Past mistakes have been made as much as I tried to be “perfect”.  But worse than that, they’re proof positive that I’ll make future ones.  And I’m especially afraid of who I’ll be as an older woman.

So I’ll be upfront about it.  I have some major personality flaws which will be especially unbecoming as you grow up and I’m no longer “perfect”, if only in your eyes.  Now that you are grown, here’s some things you should know (but I’m sure you already know) about me:

1.  I’m horribly airheaded.  I can drive by a place a hundred times and never realize a building has been there for years.  I forget names of people.  I’m awful with directions.  Trust me, it’s not the start of Altzeimers – I’ve always been this way.  It’s a genetic thing that’s been passed down for several generations (your Gram will also readily admit to having this affliction)…I hope you don’t get it too.

2.  In the interest of honesty and transparency, I say pretty much whatever comes into my head at any given moment.  Most of it should stay there.  And as an added bonus, often the words come out sounding like the worst possible version of what I meant.  I hope I never say things that will hurt you, but I’m afraid I probably will.  I’ll let you know now that it is never my intention.

3.  Occasionally I’ve been known to pull a bender and drink myself into a stupor.  It doesn’t happen often (once a year?), but when it does I always think of myself as the life of the party and the effects of items #2 and #3 are magnified.  Siena, you should probably pass on taking me to your bachlorette party unless you like the image of your mother stuffing dollar bills down the pants of whatever that moves.

4.  I truly care about other people – perhaps too much sometimes – but occasionally I get a little wrapped up in Me.  Like any idealist, I believe deeply in My politics, My way of doing things, My life.  (Hint: It might be harder for you if you end up as Republicans.)  When the Me monster comes out, take cover.  Eventually I’ll realize whatever I’m doing and I’ll try to shut up.  Connor, when you bring your intended home to meet Mom, I hope I don’t go on and on about myself and never ask him/her about themselves.  A swift elbow under the table usually works…ask Dad.

5.  Socially I’m an idiot.  I’m sure this is no surprise.  The effects of numbers 1 through 4 add up to a social nightmare.  Unfortunately I enjoy entertaining.  (You know, because it’s about Me.)

Somehow the two of you have already grown into fun, caring, intelligent children in spite of the cliche that I am.  Keep Dad around – he seems to tone down the effects of my syndrome.  And the two of you can form your own support group – I give you permission.  I’ll even bring the milk and cookies.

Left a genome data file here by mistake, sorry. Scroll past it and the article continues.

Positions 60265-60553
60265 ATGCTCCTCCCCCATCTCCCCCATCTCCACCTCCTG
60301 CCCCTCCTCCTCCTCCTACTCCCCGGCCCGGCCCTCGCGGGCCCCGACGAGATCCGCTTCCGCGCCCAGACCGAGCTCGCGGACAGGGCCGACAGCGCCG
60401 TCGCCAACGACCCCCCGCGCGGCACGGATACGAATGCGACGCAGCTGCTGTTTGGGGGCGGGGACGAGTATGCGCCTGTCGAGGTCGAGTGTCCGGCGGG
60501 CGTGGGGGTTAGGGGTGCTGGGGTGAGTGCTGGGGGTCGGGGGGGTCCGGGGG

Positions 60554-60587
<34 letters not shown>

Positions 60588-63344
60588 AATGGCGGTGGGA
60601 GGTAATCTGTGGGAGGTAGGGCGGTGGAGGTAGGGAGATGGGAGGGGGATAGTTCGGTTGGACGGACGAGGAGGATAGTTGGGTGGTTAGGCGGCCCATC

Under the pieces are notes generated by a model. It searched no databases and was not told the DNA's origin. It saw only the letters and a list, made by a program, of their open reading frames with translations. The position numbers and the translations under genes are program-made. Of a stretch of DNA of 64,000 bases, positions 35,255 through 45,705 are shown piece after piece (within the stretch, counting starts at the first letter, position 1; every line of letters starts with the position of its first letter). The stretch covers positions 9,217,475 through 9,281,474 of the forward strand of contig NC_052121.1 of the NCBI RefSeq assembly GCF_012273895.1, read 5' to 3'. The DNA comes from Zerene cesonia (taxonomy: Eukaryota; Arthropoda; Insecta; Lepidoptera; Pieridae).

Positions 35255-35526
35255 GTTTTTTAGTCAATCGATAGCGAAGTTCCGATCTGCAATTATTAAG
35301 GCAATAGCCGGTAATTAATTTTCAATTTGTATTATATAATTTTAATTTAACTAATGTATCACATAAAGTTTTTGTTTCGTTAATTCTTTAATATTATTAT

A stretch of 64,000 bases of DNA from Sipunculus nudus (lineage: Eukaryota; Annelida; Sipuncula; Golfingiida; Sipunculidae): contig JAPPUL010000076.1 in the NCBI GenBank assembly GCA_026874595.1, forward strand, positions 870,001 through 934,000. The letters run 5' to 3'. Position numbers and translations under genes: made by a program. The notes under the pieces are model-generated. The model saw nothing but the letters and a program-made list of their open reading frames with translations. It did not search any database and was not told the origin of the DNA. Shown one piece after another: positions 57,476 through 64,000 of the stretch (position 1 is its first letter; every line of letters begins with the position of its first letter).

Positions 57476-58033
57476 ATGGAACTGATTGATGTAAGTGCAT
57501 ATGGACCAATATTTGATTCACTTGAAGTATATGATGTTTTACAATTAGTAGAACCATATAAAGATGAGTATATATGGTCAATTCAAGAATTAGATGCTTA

Much love,


Support our troops: send them home

If you listen to a lot of conservatives, they’ll tell you that the difference between them and us is that conservatives love America and liberals hate America…. They don’t get it. We love America just as much as they do. But in a different Way. You see, they love America the way a 4-year-old loves her Mommy. Liberals love America like grown-ups.  To a 4-year-old, everything Mommy does is wonderful and anyone who criticizes Mommy is bad. Grown-up love means actually understanding what you love, taking the good with the bad, and helping your loved one grow. Love takes attention and work and is the best thing in the world.
Al Franken

I like to see a man proud of the place in which he lives.
I like to see a man live so that his place will be proud of him.
Abraham Lincoln

What follows is a political rant.  I usually leave this sort of stuff for the big guys who are smarter and more articulate than me although I definitely have my opinions…but today I cannot sit idly.

Yesterday I read an interview of book author and war correspondent Chris Hedges in  In the interview he compares the current US government leadership to the beginnings of facist movements he has seen while standing in the middle of war.  Do I buy that Dubya knows he is a bad guy; that he has evil in his heart?  No.  But do I think he is purposefully deceptive and secretive to the American public and to the world?  You bet.  After all, when God him/herself is leading your actions, who else do you need to answer to?  Democracy goes right out the window.

This rings true to so many cases of facist government in the past.  Bush’s methods: secrecy, media control, creation of a blind following through flag waving and fear spreading, and encouragement of the idea that it is unpatriotic to disagree.  It reeks of lessons we should have learned decades ago and it’s scary.